Most industry experts and pundits agree that the U.S. needs more spectrum in the hands of commercial mobile broadband providers. To this end, Congress should be commended for their efforts to pass legislation to give the Federal Communications Commission the authority to hold voluntary incentive auctions to help facilitate the transfer of prime spectrum from broadcasters to mobile broadband providers. As noted yesterday in Larry’s post, however, last week at CES FCC Chairman Julius Genachowski blasted a bill currently working its way through the House Energy and Commerce Committee because the proposed legislation would eliminate the FCC’s ability to preclude certain companies from participating in future auctions as well as to encumber spectrum with regulatory obligations above and beyond what FCC rules otherwise require.
The Chairman’s desire to keep spectrum out of the hands of the country’s largest and most commercially successful wireless companies stems from his fixation on industry concentration, which in turn depends on a fairly naïve view of the economics of telecommunications markets when industry concentration alone determines price.
I would like to pose an interesting question: Is the overly simplistic economic view of the industry in which high industry concentration translates directly to high prices sufficient to warrant incumbent-exclusion rules in spectrum auctions? Then answer is no, and we show why in a paper we published last year in Federal Communications Law Journal entitled A Policy Framework for Spectrum Allocation in Mobile Communications.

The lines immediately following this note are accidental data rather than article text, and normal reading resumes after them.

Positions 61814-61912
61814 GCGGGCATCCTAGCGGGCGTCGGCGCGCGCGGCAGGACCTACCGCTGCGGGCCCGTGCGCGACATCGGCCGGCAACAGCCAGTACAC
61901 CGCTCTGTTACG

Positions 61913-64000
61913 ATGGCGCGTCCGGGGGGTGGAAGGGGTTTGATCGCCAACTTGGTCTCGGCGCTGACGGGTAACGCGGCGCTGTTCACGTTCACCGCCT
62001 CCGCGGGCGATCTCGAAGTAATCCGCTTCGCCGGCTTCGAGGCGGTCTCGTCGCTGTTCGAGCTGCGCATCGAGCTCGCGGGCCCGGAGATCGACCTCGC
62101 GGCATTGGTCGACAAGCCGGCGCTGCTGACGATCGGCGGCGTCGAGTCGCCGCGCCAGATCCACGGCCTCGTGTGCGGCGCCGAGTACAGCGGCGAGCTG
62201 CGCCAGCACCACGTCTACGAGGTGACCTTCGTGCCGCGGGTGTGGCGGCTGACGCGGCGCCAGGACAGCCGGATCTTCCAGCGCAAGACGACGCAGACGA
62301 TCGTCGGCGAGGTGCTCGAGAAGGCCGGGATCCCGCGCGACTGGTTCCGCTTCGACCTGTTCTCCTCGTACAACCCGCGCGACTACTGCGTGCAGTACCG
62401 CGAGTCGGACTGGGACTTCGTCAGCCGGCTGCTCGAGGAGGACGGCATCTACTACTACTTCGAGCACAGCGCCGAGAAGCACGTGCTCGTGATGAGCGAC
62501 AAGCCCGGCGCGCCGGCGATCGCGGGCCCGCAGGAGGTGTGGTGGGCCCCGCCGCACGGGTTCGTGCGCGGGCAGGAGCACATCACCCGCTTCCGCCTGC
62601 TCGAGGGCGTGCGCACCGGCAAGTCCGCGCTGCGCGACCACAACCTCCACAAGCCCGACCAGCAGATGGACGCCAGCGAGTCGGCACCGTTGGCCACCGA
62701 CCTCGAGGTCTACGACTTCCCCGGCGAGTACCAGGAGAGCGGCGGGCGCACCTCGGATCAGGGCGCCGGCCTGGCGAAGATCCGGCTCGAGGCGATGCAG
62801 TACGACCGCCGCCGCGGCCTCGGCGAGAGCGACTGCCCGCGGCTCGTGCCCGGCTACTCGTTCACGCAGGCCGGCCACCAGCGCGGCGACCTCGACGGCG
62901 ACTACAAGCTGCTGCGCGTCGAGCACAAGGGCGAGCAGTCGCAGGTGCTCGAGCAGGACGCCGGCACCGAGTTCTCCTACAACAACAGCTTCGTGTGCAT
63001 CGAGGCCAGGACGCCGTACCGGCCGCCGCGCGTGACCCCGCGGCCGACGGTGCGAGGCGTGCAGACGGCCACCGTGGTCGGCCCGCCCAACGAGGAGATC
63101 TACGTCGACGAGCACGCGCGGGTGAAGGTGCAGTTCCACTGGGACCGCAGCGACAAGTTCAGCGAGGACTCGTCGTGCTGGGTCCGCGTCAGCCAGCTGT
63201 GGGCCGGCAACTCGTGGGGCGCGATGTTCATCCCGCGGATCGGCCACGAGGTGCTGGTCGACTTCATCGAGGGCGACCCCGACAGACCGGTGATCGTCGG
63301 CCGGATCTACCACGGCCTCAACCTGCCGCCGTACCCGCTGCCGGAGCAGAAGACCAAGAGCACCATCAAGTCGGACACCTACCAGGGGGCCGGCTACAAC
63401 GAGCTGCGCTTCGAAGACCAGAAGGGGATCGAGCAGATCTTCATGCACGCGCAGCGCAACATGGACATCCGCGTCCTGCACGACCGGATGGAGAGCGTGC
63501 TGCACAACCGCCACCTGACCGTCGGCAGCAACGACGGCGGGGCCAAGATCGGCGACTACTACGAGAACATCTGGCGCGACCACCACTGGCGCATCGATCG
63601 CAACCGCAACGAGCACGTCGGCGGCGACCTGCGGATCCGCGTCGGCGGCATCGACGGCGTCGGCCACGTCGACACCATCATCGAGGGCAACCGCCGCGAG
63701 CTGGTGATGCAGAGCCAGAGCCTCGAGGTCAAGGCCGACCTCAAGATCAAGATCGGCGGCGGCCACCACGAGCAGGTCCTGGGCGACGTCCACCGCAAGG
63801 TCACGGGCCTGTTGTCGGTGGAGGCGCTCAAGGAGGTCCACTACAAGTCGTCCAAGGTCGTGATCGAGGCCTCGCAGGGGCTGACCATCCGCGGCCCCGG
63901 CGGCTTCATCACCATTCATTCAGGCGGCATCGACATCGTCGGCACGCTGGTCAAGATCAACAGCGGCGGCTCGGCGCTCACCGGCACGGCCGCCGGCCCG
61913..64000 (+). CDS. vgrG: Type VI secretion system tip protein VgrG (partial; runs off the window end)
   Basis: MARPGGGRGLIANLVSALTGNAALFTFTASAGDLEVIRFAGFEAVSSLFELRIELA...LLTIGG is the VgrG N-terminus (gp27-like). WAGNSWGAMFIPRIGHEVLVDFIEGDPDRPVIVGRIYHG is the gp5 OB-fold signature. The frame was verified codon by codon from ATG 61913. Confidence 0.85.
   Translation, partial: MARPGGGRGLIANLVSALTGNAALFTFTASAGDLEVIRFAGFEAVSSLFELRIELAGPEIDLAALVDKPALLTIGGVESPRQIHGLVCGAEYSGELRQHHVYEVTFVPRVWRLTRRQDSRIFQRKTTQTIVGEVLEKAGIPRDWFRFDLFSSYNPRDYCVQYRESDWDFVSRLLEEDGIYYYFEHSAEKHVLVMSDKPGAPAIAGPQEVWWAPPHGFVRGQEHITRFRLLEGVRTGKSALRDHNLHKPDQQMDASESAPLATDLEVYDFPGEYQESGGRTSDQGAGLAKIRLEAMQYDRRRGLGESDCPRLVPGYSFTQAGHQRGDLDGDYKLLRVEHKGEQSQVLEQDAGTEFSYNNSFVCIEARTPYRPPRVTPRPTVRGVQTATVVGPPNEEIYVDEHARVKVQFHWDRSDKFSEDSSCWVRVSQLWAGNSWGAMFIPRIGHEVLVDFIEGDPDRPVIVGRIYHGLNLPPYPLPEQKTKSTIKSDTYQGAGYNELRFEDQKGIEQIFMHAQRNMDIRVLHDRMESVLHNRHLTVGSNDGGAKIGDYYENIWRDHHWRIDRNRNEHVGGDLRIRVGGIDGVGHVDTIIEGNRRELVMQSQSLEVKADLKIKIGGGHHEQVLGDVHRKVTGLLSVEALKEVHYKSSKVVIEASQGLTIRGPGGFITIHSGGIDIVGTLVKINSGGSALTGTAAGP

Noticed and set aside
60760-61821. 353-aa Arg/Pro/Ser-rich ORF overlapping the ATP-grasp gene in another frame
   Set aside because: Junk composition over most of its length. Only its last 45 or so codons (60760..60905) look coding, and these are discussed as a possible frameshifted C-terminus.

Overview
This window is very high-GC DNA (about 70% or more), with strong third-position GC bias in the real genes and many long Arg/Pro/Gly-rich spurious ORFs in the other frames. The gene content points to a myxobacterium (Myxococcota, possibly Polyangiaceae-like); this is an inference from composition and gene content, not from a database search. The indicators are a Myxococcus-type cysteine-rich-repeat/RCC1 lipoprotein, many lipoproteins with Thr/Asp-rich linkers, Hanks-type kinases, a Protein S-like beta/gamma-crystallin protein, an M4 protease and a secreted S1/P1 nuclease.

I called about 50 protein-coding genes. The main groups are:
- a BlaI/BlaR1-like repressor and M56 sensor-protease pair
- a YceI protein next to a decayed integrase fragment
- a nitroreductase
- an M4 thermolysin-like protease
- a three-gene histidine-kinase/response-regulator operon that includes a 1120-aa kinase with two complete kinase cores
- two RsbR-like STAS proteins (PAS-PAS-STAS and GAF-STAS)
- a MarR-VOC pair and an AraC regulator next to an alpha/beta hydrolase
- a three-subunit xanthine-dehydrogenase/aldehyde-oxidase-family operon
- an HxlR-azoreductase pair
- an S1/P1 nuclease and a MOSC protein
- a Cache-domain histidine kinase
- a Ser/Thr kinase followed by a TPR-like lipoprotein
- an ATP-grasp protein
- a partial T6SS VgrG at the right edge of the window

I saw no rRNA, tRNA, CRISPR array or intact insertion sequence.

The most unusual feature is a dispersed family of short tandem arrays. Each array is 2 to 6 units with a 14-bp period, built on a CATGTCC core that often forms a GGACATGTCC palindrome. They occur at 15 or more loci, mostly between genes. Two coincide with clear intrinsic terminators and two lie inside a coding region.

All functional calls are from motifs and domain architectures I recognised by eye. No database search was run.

In that paper we looked at the question of whether the FCC’s desired incumbent-exclusion rules, whether formal or informal, would help or harm consumers. Contrary to Mr. Genachowski’s apparent belief, we found that the incumbent-exclusion rules championed by Mr. Genachowski are unlikely to increase consumer welfare under current conditions. The paper is based on a somewhat technical treatment of the issue, so my plan it to present the intuition of the analysis in this post.
Our paper provides a theoretical analysis of some of the relevant tradeoffs involved in allocating spectrum among service providers, with a particular focus on incumbent-exclusion rules (including such policies as spectrum caps). There are two key assumptions driving the analysis. First, we assume that the more competitors there are, the lower are prices. In the economics lingo, this means we assume the firms act as Cournot competitors. This assumption is consistent with Mr. Genachowski’s view of industry structure and performance, and makes the HHI a relevant measure of market power. (Absent the Cournot assumption, the HHI says little to nothing about market power.)
Second, based on the technology of spectrum, we assume that more spectrum permits firms to offer more advanced services due to greater capacity and throughput. This assumption is not controversial and has been made repeatedly by the FCC.